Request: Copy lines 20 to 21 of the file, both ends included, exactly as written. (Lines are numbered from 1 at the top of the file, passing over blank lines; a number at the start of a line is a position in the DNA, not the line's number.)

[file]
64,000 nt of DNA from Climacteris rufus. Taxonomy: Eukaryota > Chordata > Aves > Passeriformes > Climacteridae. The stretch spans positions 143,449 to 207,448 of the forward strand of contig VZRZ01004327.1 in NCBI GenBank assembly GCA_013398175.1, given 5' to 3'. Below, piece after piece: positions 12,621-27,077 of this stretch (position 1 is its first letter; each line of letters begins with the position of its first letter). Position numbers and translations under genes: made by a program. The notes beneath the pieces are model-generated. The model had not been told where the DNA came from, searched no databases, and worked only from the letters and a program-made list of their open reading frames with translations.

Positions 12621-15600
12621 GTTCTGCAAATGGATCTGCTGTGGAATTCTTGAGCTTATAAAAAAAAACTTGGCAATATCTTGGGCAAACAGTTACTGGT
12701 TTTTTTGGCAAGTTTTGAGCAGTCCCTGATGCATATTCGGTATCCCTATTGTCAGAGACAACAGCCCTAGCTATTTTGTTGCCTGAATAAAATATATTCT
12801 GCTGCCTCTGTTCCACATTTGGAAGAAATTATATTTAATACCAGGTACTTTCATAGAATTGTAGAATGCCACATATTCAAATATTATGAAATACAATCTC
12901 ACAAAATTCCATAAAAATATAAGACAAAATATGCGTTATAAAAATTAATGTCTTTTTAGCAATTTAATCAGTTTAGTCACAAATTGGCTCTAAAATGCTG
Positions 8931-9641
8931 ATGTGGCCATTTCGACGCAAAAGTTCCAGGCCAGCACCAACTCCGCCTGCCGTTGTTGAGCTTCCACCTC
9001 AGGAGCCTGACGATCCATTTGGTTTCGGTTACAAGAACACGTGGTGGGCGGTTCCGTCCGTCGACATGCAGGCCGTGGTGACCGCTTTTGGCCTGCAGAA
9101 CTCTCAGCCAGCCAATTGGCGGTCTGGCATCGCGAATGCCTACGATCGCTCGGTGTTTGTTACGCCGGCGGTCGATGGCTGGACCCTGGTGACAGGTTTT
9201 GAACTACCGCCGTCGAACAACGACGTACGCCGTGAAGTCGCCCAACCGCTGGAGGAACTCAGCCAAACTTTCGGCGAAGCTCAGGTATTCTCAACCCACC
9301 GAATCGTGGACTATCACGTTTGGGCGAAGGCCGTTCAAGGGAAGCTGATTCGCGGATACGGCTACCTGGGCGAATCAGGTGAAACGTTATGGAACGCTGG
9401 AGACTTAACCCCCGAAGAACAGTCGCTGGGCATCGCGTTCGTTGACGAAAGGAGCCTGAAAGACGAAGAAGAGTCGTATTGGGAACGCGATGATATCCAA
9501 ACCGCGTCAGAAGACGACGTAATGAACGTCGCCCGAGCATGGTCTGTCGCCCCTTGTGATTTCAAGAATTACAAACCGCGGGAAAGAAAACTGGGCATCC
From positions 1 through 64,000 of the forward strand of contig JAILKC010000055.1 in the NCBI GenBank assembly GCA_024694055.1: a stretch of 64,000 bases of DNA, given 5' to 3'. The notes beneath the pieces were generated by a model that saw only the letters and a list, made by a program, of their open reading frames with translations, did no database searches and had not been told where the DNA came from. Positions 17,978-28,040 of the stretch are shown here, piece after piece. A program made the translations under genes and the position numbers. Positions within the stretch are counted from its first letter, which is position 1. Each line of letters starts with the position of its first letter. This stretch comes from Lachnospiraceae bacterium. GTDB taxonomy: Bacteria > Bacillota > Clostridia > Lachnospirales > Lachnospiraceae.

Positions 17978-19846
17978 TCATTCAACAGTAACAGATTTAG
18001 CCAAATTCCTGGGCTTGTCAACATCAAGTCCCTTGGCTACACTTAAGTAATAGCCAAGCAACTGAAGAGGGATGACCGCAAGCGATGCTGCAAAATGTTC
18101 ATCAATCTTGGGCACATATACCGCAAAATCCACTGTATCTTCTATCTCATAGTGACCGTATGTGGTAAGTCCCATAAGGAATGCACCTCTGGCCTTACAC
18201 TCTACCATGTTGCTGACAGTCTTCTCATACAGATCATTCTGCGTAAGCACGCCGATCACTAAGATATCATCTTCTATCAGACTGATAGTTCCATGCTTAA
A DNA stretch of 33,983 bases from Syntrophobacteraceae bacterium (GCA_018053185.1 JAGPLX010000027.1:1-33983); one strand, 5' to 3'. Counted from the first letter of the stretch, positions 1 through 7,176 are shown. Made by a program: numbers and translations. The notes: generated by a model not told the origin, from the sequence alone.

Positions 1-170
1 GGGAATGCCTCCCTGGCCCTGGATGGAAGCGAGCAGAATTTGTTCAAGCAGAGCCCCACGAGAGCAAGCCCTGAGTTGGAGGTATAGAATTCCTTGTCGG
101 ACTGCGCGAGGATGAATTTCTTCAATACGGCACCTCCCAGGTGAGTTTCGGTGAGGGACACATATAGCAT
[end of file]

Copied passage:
18201 TCTACCATGTTGCTGACAGTCTTCTCATACAGATCATTCTGCGTAAGCACGCCGATCACTAAGATATCATCTTCTATCAGACTGATAGTTCCATGCTTAA
A DNA stretch of 33,983 bases from Syntrophobacteraceae bacterium (GCA_018053185.1 JAGPLX010000027.1:1-33983); one strand, 5' to 3'. Counted from the first letter of the stretch, positions 1 through 7,176 are shown. Made by a program: numbers and translations. The notes: generated by a model not told the origin, from the sequence alone.